The adoption of immersive learning methodologies within the industrial enterprise is a hot topic right now.
Organisations are looking at why technologies such as Virtual Reality are proving vital for their training programs and how they can replace traditional ways of learning.
But why VR and why now?
As part of the recent VR / AR Association (VRARA) Enterprise Forum, Mark Wenzowski took a look at why the future of industrial learning is immersive.
Here are the key takeaways from the discussion:
1. The tech is ready
Immersive technology was once only suitable for high-end training programs, like flight simulation, but the technology is now within an organisation’s reach, regardless of its size.
There are a wide variety of devices and systems available in today’s market, from high performance options such as full CAVE and PowerWall systems to HMDs such as the Oculus Quest or HTC Vive. Early headsets were cumbersome and expensive compared to today, where they are now smaller, faster and cheaper.
Innovations in technology, such as hand tracking and eye tracking, has enabled organisations who have adopted VR to move away from using gaming controllers for interactions. This advancement means users benefit from being more natural in the virtual environment, improving training outcomes and making training applications more accessible.
There is also a rapidly expanding ecosystem of companies offering complementary products and services, which is helping to accelerate the adoption of VR.
2. Hybrid and remote working are the new normal
The past two years have seen a seismic shift in the way that workplaces and employees operate, with the balance leaning towards remote and hybrid working. With 74% of US companies currently using or planning to implement a permanent hybrid work model, virtual collaboration when working in the enterprise space is critical.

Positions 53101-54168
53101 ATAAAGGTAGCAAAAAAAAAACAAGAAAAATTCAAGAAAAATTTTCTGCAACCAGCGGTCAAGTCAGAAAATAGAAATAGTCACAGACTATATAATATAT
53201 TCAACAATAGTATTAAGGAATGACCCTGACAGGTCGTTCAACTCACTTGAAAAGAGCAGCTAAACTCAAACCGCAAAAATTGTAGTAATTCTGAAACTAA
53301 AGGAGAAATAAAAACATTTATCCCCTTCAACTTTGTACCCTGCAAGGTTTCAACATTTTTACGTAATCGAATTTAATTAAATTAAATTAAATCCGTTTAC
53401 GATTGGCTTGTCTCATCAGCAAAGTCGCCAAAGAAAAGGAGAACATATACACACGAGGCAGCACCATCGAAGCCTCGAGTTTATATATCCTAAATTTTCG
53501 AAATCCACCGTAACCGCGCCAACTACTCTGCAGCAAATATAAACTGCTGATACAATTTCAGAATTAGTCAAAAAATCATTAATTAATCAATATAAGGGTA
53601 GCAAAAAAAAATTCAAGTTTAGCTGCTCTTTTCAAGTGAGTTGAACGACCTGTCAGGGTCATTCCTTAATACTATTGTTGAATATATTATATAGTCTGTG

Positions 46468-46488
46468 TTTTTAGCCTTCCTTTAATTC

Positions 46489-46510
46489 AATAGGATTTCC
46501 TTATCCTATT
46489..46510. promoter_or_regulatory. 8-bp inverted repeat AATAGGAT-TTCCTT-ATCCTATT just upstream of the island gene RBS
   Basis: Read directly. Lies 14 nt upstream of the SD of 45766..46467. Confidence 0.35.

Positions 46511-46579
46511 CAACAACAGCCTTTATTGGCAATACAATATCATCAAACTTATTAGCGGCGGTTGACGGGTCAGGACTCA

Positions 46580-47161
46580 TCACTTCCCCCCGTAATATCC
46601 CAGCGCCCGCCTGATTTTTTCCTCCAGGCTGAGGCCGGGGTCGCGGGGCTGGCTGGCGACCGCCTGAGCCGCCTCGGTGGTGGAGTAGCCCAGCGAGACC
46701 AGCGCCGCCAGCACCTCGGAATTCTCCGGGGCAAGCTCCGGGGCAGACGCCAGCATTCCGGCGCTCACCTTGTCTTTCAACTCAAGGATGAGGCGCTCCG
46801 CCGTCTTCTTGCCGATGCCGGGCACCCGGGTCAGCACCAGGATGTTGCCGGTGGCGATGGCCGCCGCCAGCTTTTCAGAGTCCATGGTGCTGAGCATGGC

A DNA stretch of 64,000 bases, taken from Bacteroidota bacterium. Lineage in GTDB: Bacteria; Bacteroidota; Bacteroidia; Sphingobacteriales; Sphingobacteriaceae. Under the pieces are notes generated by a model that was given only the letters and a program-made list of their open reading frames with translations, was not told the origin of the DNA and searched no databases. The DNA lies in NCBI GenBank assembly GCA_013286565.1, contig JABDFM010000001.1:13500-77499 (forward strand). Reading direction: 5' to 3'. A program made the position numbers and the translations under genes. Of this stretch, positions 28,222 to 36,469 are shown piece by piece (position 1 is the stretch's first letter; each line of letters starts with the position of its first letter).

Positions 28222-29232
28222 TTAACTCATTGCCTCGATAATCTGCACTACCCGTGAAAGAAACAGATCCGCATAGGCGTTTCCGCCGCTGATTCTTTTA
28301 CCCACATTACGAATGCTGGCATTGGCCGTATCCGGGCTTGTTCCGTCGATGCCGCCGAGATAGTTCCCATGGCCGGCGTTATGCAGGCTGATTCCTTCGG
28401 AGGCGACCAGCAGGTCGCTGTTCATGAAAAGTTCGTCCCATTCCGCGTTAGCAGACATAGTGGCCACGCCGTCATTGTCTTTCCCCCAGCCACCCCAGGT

By conducting training in a virtual environment, geographical location is far less of a barrier. The technology has arrived so that design reviews and layout planning, digital twins, prototyping and more, can be done from wherever participants are located.
3. The multiple benefits
When trying to implement new processes or technology, you can often be met with a ‘if it isn’t broken, don’t fix it’ mentality, so being able to prove the benefits of change is a big part of the road to adoption. Benefits identified by those already using immersive learning include:
Save time- immersive training experiences help people learn faster. A 2021 study from PWC found that VR users completed training 4x faster than training done in a classroom, and 1.5x faster than online training.
Save money- due to the remote collaboration capabilities of immersive technologies like VR, training can be rolled out to multiple locations without people having to travel, therefore reducing associated costs. The training can also often be easily scaled and repeated.
Increases engagement- a realistic environment is vital for soft skills in training. According to PWC1, users were 3.75x more emotionally connected to the training content when it was delivered within a virtual environment. It plays a major role in memory retention- when users are fully engaged physically and emotionally, they retain more information for longer and using HMD’s forces them to be connected into the environment.
Improves safety- training on site is a challenge for industries where locations can be difficult or dangerous to access. For typically hazardous or inaccessible situations, such as working on wind turbines or submarines, a virtual environment is a much safer space for people to learn. In addition, people can repeat processes as often as they like, learning from their mistakes with zero risk.